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Help identifying if gasless mig is AC or dc

Steve.Bridges

New Member
Hi, just wondering if anyone could help me identify whether my welder welds in ac or dc. Please refer to picture below.
Welder is a workforce m100 gasless mig. Thanks in advance! IMG_20191013_095148_compress5.jpgIMG_20191013_095133_compress35.jpg
 

gophert

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It looks to me as if a transformer brings AC line voltage down to operating voltage with a transformer and the lower voltage AC signal is rectified with a single diode to make a "pulsating DC" current (I.e half-wave rectified).

CD2572A9-997D-44A0-85EE-60151BEBE279.jpeg
 

Reloadron

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They mention a No Load (Open Circuit) voltage of 49 VDC and while welding was not my area all of the large MIG and TIG welding systems I worked with were DC machines. So in this case DC has my vote.

Ron
 

dr pepper

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The straight line with dotted line underneath means Dc, also to the left of the red circle gophert drew there is a diode symbol, depicting a rectifryer, so your weld set certainly is Dc.
Other things you can do, an Ac weld set would show very little voltage with a multiometer set to Dc, but full 50v or more ac voltage set to Ac.
Also when using a Ac mig you can hear a fairly loud buzzing noise from the arc, Dc is more of a crackle.
There are raw 50/60hz 'mig' sets out there, I wouldnt like to try and weld with one.
Gasless takes a lot of getting used to.
 

shortbus=

Well-Known Member
Also when using a Ac mig you can hear a fairly loud buzzing noise from the arc, Dc is more of a crackle.
Isn't MIG, flux core or gas by definition DC? Or at least it used to be. The one thing I also was taught is that when you use a MIG welder for flux core you need to reverse the polarity of the work and gun.
 

dr pepper

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Yes, some flux core is DCEN, ordinary ER70 wire is DCEP, as I'm sure you know.
Really cheap weld your own car up sets are sometimes AC for cheapness, I dont know if its even possible to get any kind of decent weld.
 

Ian Rogers

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Isn't MIG, flux core or gas by definition DC? Or at least it used to be. The one thing I also was taught is that when you use a MIG welder for flux core you need to reverse the polarity of the work and gun.
We've been there haven't we shortbus….. God, gasless caused me soooo much hassle... Without too much info... Gasless with DCEP ( this is the way they come from the factory) I could get no more than 3mm thick sheet to weld... After that the metal would not get hot and the welds just ran off... I tried to weld 5 ~ 6mm and the spatter and smoke made it impossible to weld anything to anything.. Fortunately my mig has a gas input and is now welding 10mm as easy as pie... Mine is a 200a device, but with a 100a you'll manage around 80a max... Some machines can be swapped to DCEN but my leads were too short..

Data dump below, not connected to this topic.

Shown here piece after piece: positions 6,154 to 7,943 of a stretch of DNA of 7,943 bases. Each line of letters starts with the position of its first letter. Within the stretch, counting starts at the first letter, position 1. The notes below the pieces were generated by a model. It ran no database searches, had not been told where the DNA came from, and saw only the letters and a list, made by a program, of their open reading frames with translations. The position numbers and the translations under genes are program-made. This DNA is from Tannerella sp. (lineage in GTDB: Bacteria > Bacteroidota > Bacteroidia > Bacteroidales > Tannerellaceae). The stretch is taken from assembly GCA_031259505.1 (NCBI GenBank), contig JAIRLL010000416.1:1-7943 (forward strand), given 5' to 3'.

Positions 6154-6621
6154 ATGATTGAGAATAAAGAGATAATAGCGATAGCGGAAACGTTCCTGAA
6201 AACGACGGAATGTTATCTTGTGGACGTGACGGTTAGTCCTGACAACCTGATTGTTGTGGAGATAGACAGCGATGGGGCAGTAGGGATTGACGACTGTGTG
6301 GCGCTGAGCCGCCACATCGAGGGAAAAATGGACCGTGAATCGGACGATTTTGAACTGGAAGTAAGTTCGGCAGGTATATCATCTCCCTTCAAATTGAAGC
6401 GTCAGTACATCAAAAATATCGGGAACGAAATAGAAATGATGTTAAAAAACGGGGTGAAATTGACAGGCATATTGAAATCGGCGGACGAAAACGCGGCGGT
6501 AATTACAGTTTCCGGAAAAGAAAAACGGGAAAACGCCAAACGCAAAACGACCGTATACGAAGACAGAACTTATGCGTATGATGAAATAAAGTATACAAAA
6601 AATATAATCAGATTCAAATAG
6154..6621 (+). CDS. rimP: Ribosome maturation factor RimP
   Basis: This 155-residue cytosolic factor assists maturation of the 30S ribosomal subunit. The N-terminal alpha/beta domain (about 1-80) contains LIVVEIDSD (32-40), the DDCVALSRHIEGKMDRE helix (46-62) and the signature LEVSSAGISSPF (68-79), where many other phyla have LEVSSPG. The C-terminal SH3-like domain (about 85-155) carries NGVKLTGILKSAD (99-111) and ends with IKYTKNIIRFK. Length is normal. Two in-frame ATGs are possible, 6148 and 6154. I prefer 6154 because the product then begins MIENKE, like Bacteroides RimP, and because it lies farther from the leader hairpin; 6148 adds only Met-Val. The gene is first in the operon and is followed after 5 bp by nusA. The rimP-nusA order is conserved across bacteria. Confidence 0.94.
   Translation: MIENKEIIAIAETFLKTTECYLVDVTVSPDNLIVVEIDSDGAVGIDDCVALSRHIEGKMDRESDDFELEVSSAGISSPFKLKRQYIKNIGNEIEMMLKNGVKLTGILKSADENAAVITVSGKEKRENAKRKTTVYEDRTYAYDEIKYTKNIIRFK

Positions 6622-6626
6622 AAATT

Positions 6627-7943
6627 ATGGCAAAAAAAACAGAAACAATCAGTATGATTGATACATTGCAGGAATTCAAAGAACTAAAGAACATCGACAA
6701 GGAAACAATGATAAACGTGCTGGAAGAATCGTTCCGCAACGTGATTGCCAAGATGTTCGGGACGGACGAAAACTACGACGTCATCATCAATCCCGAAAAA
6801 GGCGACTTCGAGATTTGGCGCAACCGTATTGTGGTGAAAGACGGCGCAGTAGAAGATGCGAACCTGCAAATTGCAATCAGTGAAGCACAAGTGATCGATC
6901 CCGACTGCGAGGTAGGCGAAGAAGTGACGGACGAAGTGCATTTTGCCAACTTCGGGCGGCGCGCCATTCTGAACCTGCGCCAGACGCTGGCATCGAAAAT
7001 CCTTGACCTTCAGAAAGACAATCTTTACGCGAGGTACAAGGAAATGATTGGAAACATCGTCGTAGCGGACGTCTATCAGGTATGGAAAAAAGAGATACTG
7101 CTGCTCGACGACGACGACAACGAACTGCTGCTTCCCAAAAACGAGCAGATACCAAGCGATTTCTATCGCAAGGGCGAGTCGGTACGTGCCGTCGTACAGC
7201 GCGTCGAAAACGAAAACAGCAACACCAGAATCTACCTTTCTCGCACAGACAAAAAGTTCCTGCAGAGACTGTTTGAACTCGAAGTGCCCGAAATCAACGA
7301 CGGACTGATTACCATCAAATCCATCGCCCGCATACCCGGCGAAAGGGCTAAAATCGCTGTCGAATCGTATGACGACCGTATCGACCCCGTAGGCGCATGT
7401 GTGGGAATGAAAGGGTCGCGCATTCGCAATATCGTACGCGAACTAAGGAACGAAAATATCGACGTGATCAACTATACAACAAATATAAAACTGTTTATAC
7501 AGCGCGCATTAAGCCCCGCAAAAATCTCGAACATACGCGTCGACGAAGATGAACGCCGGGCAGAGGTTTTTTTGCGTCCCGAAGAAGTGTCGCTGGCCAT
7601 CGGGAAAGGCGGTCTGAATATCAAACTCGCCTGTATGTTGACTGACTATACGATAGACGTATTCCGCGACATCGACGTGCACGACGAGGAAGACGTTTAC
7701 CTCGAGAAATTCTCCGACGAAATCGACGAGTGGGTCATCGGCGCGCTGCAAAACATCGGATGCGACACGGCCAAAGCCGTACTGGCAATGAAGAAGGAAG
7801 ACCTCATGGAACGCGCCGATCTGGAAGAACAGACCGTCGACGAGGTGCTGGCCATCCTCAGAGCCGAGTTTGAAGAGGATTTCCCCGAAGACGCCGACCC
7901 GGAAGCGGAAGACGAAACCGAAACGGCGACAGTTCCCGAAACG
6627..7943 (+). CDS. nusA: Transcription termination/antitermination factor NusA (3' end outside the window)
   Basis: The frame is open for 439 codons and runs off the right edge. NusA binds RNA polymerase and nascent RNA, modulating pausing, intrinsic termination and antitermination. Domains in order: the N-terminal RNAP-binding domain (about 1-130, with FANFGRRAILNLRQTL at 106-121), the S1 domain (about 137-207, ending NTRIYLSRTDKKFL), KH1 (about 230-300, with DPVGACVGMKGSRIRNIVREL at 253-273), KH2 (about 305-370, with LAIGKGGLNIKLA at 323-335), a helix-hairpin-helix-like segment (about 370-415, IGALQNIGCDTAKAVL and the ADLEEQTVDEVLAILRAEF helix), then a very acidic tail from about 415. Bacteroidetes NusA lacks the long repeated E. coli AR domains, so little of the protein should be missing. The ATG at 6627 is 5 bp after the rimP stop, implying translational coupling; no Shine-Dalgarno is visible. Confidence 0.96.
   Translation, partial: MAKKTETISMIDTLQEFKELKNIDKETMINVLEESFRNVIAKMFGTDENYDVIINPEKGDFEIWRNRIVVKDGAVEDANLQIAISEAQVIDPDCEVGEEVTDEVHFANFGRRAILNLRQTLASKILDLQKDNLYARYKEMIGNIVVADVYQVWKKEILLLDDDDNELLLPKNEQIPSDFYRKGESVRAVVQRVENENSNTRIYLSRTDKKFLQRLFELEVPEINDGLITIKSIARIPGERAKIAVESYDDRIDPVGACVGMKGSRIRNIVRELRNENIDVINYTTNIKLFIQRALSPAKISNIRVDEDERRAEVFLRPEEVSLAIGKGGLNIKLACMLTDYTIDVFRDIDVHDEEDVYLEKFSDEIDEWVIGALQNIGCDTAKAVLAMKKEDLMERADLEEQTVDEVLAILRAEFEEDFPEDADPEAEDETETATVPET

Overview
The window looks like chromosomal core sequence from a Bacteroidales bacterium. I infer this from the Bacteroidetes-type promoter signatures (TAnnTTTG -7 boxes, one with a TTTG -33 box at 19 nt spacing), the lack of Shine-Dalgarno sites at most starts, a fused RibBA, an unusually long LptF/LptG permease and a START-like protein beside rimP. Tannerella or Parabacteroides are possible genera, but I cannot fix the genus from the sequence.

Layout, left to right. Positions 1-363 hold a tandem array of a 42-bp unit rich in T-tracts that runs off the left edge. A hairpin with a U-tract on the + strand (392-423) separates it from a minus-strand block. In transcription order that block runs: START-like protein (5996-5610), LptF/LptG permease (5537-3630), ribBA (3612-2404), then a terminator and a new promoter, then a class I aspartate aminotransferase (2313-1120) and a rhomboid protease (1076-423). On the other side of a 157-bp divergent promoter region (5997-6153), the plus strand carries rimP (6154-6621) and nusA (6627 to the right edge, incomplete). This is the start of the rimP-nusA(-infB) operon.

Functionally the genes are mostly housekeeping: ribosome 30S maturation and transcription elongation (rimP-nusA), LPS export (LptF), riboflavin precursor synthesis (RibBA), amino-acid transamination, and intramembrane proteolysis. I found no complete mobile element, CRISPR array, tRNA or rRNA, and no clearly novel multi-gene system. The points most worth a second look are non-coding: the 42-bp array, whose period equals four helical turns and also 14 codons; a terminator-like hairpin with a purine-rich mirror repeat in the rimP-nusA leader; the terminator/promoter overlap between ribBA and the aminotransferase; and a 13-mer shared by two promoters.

Steve.Bridges

New Member
Thanks guys, there just seems to be soooo much spatter that I thought something might be wrong in regards to polarity.. obviously its just not the most efficient process haha.
 

Ian Rogers

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My reg was only £12 from ebay and the 10L gas bottle, from a local supplier, is £50... £30 of that is deposit... Its a no brainer as 0.9kg of flux wire is the same price as 5kg of copper coated steel wire..
 

Ian Rogers

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Cheers guys.. I was just thinking it was AC because it produces sooo much spatter when welding haha.
Has your set got a gas input?? Which model is it..

Whoops... Sorry.. I found it in the first post... 100A at 20%... You can only do up to 4mm sheet after that the spatter gets worse and worse.. There isn't enough heat generated to penetrate, hence tons of spatter... You may have to crank the amps down and make several passes to get a weld..
 
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Ian Rogers

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Workzone Titanium M-100 (second line of first Post and on the pages of the manual above in first post).
Yep, I saw it as soon as I posted... I have edited it since..
 

gophert

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Cheers guys.. I was just thinking it was AC because it produces sooo much spatter when welding haha.
Are you using the specified wire for your unit. It says to use "Tubular Flux Cored (Gasless) wire" in the manual page you posted above.

 

shortbus=

Well-Known Member
Are you using the specified wire for your unit. It says to use "Tubular Flux Cored (Gasless) wire" in the manual page you posted above.

That is called "flux core", and it makes much more splatter than when using solid wire an gas. With the flux core you are doing a stick weld without stopping to change electrodes. Changing the polarity on the machine will help some but not ever going to stop the splatter. Some of it has to do with the flux changing form from a solid to a gas. Even MIG using gas has a certain amount of splatter but no where near the flux core amount.
 

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